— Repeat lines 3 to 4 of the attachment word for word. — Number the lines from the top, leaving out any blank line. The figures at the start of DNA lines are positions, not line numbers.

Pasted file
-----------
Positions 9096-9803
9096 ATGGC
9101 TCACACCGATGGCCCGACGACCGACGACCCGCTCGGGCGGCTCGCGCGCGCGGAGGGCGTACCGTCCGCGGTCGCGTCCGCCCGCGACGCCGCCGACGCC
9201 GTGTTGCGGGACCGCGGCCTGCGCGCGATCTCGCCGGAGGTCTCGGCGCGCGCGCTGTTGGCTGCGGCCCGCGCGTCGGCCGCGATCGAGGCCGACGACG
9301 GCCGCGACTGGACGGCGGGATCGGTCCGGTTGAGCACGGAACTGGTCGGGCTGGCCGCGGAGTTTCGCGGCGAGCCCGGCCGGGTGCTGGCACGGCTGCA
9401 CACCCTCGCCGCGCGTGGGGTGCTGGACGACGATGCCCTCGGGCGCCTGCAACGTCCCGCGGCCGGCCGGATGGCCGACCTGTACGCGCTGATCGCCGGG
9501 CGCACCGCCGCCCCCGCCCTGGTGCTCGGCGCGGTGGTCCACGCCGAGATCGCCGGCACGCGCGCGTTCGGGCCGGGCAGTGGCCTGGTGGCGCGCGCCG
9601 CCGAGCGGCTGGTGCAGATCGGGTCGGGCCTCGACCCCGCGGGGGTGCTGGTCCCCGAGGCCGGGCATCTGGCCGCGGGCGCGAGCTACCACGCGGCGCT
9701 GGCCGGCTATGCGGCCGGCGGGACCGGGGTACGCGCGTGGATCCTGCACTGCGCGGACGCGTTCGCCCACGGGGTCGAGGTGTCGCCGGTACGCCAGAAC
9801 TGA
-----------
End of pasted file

9101 TCACACCGATGGCCCGACGACCGACGACCCGCTCGGGCGGCTCGCGCGCGCGGAGGGCGTACCGTCCGCGGTCGCGTCCGCCCGCGACGCCGCCGACGCC
9201 GTGTTGCGGGACCGCGGCCTGCGCGCGATCTCGCCGGAGGTCTCGGCGCGCGCGCTGTTGGCTGCGGCCCGCGCGTCGGCCGCGATCGAGGCCGACGACG